BBC Young Musician 2010

Leyfy

Active Member
Agnostic on the whole tenor v french horn debate me. But watching the repeat just now and enjoyning Vinter's "Hunter's Moon".

(Essex Elvis / Phil on Leyfy's computer)
 

Lauradoll

Active Member
English schols run Sept to Aug so if you were an August baby you are the youngest in the year, September will be the oldest so in the last year at school, people will be turning 18 when some have just turned 17 a few days before.
 

Bones

Member
My problem isn't the instrument, it's the guys who think they can play it....

They should be compelled to attend an aural competency/intonation class and refused a permit to take said instrument anywhere near musicians until said competency class has granted said guys with a certificate acknowledging their attainment of an acceptable level of aural competency and intonation.

And it shouldn't end there....A rolling system of inspections without warning should be in place and unsatisfactory players should have their permits revoked....

But who'd be brave enought to step into a roomful of French Horn players?

This will take a lot of thought but I'm sure it would be worth it....

And yet another cracking example of musical snobbery........ I am sure we all made beautiful noises on our respective instruments when we started playing.....

Its a cracking instrument, and like ANY instrument in the hands of the good players, makes a cracking sound....
 

Alyn James

Member
And yet another cracking example of musical snobbery........ I am sure we all made beautiful noises on our respective instruments when we started playing.....

Its a cracking instrument, and like ANY instrument in the hands of the good players, makes a cracking sound....

It's a cracking instrument and I love its sound when done well in the hands of good players. But it usually isn't, as you are well aware. My observation has nothing to do with "beginner" v. "experienced" either. It's more to do with people who are old enough to know their limitations and who should move on to something easier like the trombone....
 

Bones

Member
It's a cracking instrument and I love its sound when done well in the hands of good players. But it usually isn't, as you are well aware. My observation has nothing to do with "beginner" v. "experienced" either. It's more to do with people who are old enough to know their limitations and who should move on to something easier like the trombone....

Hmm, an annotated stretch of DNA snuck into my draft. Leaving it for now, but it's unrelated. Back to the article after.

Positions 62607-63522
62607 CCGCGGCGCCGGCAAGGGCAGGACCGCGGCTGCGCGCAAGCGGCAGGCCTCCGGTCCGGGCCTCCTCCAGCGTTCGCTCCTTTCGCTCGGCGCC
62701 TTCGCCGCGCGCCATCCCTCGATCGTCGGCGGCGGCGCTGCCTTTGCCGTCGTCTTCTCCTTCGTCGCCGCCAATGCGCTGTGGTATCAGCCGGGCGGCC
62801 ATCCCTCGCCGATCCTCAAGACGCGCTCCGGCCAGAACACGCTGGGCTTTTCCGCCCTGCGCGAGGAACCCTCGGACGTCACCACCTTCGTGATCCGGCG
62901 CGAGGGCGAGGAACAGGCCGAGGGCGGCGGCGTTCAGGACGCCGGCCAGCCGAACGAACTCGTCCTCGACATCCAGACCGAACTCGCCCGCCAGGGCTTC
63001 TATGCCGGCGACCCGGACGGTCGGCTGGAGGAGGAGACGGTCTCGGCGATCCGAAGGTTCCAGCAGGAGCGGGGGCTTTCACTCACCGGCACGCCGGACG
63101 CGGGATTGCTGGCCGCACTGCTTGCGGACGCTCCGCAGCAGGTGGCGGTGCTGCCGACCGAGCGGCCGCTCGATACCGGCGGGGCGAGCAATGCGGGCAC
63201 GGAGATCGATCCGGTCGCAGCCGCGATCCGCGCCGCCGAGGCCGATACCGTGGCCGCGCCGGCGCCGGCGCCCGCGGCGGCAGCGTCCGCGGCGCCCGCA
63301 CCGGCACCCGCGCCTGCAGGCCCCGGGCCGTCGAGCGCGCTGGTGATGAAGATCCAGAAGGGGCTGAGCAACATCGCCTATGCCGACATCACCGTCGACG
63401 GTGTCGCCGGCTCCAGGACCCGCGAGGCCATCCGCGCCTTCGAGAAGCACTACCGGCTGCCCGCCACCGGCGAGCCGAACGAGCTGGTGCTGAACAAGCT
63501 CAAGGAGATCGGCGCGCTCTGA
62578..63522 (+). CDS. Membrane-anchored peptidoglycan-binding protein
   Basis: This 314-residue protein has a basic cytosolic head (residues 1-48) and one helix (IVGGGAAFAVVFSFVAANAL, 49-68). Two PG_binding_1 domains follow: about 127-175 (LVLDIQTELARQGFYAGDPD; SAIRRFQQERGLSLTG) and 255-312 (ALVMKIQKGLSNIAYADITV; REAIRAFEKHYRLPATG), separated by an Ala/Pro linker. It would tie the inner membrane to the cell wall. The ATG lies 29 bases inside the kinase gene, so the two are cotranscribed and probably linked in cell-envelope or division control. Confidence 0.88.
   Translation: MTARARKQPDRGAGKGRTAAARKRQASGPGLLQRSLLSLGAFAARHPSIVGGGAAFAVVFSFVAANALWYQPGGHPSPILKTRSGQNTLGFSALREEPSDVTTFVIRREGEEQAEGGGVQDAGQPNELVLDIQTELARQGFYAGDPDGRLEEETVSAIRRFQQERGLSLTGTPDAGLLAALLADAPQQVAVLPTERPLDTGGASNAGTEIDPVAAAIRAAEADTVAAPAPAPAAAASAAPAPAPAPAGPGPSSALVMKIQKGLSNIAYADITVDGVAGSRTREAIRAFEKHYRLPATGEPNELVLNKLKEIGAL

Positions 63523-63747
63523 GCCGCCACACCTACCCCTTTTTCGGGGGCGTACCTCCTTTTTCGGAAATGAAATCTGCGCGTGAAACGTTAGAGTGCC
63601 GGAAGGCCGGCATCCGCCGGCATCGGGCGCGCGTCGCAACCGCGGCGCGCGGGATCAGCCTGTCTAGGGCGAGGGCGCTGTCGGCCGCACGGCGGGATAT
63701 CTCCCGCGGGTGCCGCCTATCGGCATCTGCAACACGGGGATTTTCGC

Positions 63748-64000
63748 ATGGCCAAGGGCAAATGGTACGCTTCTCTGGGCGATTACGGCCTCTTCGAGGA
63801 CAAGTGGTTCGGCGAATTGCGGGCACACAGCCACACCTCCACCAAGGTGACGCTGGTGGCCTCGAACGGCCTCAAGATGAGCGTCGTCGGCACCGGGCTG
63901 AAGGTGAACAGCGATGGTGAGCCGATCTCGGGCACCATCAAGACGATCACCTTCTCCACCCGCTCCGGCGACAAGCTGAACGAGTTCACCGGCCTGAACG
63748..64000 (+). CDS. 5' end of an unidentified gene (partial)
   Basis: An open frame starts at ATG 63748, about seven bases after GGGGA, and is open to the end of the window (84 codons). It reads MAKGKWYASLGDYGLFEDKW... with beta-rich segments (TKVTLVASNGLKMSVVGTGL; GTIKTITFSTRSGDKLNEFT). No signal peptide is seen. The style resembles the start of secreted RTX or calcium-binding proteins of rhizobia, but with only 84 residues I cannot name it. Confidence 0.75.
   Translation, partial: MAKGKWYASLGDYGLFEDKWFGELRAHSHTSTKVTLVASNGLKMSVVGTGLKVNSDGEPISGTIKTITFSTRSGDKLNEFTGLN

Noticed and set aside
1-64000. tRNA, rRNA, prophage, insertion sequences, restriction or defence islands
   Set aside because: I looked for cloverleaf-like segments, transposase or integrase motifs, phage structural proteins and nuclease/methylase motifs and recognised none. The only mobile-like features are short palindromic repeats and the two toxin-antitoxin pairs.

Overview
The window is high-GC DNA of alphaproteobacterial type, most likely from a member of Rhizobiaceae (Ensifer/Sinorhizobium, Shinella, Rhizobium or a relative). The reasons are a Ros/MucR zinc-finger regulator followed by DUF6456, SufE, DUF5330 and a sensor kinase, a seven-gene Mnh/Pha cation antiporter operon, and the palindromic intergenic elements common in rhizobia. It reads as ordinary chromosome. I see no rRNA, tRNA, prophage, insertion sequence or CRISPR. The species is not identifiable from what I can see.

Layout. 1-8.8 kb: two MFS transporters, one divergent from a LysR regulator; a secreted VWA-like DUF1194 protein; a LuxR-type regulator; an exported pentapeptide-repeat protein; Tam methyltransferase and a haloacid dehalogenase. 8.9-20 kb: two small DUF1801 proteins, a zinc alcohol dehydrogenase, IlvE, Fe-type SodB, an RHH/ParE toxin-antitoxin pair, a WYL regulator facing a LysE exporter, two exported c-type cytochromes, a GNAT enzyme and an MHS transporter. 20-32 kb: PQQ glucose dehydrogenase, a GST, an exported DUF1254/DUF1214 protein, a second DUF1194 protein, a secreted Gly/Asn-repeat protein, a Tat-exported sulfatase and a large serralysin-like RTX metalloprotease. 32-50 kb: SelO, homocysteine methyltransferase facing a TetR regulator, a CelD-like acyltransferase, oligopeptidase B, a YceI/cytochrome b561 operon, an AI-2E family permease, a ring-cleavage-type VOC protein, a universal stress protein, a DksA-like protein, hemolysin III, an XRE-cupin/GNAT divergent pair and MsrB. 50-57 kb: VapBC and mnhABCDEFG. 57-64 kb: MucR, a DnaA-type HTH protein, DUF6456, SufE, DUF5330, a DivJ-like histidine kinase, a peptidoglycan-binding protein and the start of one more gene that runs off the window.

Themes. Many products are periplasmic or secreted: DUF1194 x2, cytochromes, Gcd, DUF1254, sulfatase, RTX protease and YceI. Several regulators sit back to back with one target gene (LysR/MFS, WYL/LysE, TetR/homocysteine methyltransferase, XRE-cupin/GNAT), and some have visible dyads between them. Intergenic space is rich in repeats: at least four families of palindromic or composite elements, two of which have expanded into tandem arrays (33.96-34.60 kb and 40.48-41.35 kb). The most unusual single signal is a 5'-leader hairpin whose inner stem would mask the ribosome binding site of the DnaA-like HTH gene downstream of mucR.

oooh, ageist now. Surely the concept of music making is all about making music not how good you are or how old you you are. What is this, when you get to 33 you have to stop playing, in a Logan's Run type way. I play golf I am **** at it but I am not giving up. It is all about the enjoyment surely.

Not rising to "easy trombone" debate Alyn. I expect as a doghorn player you are well used to a bit of abuse... :)
 

trumpetmike

Well-Known Member
Speaking of pianists - let's here it for the largely-unacknowledged accompanists at an event of this kind - superb work, one and all.

I believe they prefer to be referred to as collaborative artists, especially when at this sort of level. Let's be perfectly honest, they are playing music that is as difficult (or even more so) than the person taking all the credit.
 

MoominDave

Well-Known Member
And yet another cracking example of musical snobbery........ I am sure we all made beautiful noises on our respective instruments when we started playing.....

Its a cracking instrument, and like ANY instrument in the hands of the good players, makes a cracking sound....

Not sure that Alyn's jokily-phrased but actually quite serious point has really been appreciated here...

I don't believe that you have never found yourself playing in an amateur or even semi-pro orchestra where the bones, tuba and trumpets are all accomplished players who turn up for a rehearsal or two by prior arrangement due to the sparse nature of the parts, but the horns are all subs-paying regulars (often holding committee positions, to boot) who are embarrassingly far from mastery of their instrument. It's frustrating, particularly when you consider how many more notes they get to play in the orchestral repertoire than the other brass players. It's certainly happened to me more times than I can count.

It's a bit of a non-linear learning curve:
Those who are very good at it sound very good.
Those who are good at it sound good.
Those who are dreadful at it sound dreadful.

But those who are merely okay at it also sound dreadful, due to the greater accuracy demanded by the instrument and the harder parts... And there are lots of "okay" French horn players out there, pushing for seats that are beyond their current abilities.
 

GJG

Well-Known Member
... found yourself playing in an amateur or even semi-pro orchestra where the bones, tuba and trumpets are all accomplished players who turn up for a rehearsal or two by prior arrangement due to the sparse nature of the parts, but the horns are all subs-paying regulars (often holding committee positions, to boot) who are embarrassingly far from mastery of their instrument. ...

... been there, got the t-shirt!
 

Alyn James

Member
And yet another cracking example of musical snobbery....

Snob? Moi?

oooh, ageist now. Surely the concept of music making is all about making music not how good you are or how old you you are. What is this, when you get to 33 you have to stop playing, in a Logan's Run type way. I play golf I am **** at it but I am not giving up. It is all about the enjoyment surely.